Olamide Further Cements Why He's an Enigma with 'UY Scuti' | READ
Nigeria's prolific rapper Olamide has dropped another album today 18th of June 2021, titled 'UY Scuti', a 10-track cohesive and coherent project that surely deserves twenty minutes of your time.
Wikipedia defines 'UY Scuti' as a red supergiant star in the constellation Scutum. It is considered one of the largest known stars by radius and is also a pulsating variable star. One would wonder why the YBNL boss named his album after a star, but it's not farfetched because Baddo is a SUPERSTAR; he has always been.
Consistently churning out projects every year for a decade is 'god level' and that's not a sugarcoat, it has to be. Steady evolving from the Olamide of 'YBNL' album which had that hardcore street hip-hop infusion to transforming to an artiste who confidently puts out a ragga-Caribbean infused project should be studied in school.
I would have loved to hear Baddo 'rap' on this project but he has magically transcended to a level in which whatever he dishes out even if it's not your expectation beats your imagination; no conformity, no identity, no barricades - an enigma, a damn mystery.
Interestingly, Olamide has always been the experimental type, even though he got into the limelight with a hardcore rap song 'Eni Duro', he further cemented his presence with a groovy song like "First of all' and 'stupid love' - a move that was obviously criticized by the 'hip-hop heads' as it was an era where you were supposed to be boxed into a particular genre.
Amidst the noise, the king of the street has never been intimidated (at least it was never obvious), instead, he maintained his facelessness however on the flip side having a face for every music lover. With Baddo, you'd always get something, regardless of your taste or social status.
Take a look at 'Eyan Mayweather' his fifth-studio album that dropped six years ago, in this album you have a concretely drum-ridden hardcore hip-hop song like 'Eyan Mayweather', yet you are introduced to a typical Yoruba party gbedu like "Dont Stop", a club banger like 'Bobo' which came even with a dance step. Not stopping, the faceless Baddo still rendered you an Afro-Ballad like 'Melo Melo'; a classic that could actually be performed with an orchestra at The Royal Albert Hall in England; but Olamide is not done, he goes on to show his rap prowess, stylishness, and classiness on 'Jega' - a proper hip-hop jam that lives forever.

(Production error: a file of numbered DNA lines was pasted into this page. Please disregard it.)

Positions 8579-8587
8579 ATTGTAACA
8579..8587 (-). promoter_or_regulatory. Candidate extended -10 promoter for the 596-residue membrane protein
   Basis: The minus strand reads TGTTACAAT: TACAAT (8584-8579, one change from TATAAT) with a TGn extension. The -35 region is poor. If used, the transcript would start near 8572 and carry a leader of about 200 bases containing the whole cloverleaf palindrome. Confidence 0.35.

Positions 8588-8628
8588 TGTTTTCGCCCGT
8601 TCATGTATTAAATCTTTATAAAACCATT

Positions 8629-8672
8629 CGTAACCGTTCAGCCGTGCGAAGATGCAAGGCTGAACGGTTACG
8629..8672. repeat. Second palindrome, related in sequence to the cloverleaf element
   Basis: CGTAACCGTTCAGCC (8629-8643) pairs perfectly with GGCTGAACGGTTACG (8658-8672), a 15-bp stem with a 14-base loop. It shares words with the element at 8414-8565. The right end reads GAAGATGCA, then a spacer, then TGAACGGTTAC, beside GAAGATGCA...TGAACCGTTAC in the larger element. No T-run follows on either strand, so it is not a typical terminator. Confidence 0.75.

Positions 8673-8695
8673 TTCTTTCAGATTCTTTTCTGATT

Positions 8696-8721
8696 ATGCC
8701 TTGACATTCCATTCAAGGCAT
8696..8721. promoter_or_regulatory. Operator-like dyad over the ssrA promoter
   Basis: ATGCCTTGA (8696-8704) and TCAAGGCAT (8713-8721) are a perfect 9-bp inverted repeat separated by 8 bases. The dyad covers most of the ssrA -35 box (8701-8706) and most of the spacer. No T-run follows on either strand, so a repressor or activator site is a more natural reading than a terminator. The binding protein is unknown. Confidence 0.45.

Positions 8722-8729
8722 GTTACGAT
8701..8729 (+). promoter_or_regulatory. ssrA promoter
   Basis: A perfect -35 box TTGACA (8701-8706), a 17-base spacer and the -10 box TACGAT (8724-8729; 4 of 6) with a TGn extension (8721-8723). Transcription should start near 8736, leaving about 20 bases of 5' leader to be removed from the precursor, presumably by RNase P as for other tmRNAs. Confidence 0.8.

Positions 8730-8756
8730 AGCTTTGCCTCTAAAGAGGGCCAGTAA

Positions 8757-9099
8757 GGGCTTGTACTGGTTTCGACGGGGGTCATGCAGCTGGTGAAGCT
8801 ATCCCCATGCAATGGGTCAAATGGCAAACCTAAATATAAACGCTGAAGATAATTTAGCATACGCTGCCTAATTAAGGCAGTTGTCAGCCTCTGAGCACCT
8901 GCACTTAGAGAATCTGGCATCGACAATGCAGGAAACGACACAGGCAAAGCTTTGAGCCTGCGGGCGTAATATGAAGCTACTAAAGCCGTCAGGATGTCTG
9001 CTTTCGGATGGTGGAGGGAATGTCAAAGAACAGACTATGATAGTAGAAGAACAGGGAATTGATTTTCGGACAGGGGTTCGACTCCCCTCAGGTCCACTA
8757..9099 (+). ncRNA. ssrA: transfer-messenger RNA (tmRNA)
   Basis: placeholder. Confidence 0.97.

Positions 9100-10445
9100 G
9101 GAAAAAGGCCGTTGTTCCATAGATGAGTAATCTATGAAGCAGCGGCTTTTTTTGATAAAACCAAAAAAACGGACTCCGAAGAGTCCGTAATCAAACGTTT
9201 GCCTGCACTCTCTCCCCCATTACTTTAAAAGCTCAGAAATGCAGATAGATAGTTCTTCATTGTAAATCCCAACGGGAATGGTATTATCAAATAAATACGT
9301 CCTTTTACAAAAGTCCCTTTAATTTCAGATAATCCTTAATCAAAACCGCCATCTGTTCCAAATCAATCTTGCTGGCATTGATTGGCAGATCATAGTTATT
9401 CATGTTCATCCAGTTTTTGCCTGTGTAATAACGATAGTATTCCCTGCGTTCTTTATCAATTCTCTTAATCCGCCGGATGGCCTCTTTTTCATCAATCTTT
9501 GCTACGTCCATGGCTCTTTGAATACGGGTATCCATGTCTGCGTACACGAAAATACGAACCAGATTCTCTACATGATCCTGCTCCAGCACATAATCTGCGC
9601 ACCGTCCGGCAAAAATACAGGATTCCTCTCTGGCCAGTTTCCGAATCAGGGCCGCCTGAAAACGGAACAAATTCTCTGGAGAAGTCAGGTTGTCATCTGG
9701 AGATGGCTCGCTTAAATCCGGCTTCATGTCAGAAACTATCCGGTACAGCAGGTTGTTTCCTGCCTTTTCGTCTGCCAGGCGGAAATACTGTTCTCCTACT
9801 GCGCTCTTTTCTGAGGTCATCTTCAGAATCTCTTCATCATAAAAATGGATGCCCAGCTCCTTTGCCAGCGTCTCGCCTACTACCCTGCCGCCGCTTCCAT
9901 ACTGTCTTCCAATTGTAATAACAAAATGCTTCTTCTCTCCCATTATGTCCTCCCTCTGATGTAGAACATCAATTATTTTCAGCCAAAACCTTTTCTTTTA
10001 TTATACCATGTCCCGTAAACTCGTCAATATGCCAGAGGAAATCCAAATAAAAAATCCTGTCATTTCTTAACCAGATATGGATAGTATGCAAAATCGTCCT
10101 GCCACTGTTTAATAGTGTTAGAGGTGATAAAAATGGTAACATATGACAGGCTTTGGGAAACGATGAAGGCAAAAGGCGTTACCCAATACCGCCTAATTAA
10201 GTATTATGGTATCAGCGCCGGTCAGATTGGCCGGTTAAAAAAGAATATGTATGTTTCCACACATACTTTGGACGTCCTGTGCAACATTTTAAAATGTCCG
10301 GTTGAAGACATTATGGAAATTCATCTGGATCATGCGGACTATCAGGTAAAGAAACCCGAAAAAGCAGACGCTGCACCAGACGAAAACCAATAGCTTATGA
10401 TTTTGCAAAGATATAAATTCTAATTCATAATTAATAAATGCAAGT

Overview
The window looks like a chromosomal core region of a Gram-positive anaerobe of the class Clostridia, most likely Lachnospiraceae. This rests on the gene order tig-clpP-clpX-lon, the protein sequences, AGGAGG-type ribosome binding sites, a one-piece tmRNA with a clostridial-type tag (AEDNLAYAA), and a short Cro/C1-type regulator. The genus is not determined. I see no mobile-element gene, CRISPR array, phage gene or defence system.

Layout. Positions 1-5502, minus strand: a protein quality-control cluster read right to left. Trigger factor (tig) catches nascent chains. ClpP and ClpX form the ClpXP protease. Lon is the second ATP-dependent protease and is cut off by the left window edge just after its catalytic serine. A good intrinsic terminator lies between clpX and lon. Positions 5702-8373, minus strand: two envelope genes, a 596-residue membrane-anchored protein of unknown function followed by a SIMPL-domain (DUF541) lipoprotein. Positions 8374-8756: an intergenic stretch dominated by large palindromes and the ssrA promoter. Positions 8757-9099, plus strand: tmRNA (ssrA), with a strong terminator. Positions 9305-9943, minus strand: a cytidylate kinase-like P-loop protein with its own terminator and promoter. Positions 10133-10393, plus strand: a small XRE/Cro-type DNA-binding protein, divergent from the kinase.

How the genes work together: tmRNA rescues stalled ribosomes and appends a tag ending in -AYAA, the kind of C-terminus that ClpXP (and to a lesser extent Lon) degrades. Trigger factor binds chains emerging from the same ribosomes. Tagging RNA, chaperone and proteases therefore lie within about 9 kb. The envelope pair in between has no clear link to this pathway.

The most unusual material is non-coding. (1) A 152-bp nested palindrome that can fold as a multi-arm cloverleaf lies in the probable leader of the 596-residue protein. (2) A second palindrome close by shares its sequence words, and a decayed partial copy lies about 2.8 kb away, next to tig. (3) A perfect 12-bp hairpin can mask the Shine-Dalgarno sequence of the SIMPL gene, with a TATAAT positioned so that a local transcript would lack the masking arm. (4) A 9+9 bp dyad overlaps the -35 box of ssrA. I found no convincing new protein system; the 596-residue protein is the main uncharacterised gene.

On the recently released 'UY Scuti', this lyrical genius tailored the album towards a ragga-Caribbean genre. Showing how versatile and daring he can be, Olamide is no more experimenting with singles, he is doing it now with projects. Dominated by singing and the English language, the YBNL boss left his comfort zone to exist in one you wouldn't expect.
You are introduced to the project by 'Need for Speed' a spiritual-like jam that sonically appeals to your mind, partly drifting you into a trance-like reflection on the theme of the song -life is a race. You are snapped back into consciousness with the groovy 'Jailer' which featured an underground act Jaywillz, his brilliant chorus and composure would have thought it was Kizz Daniel. As expected, Baddo calmly sits on the beat with his verse, claiming the throne like the king he is.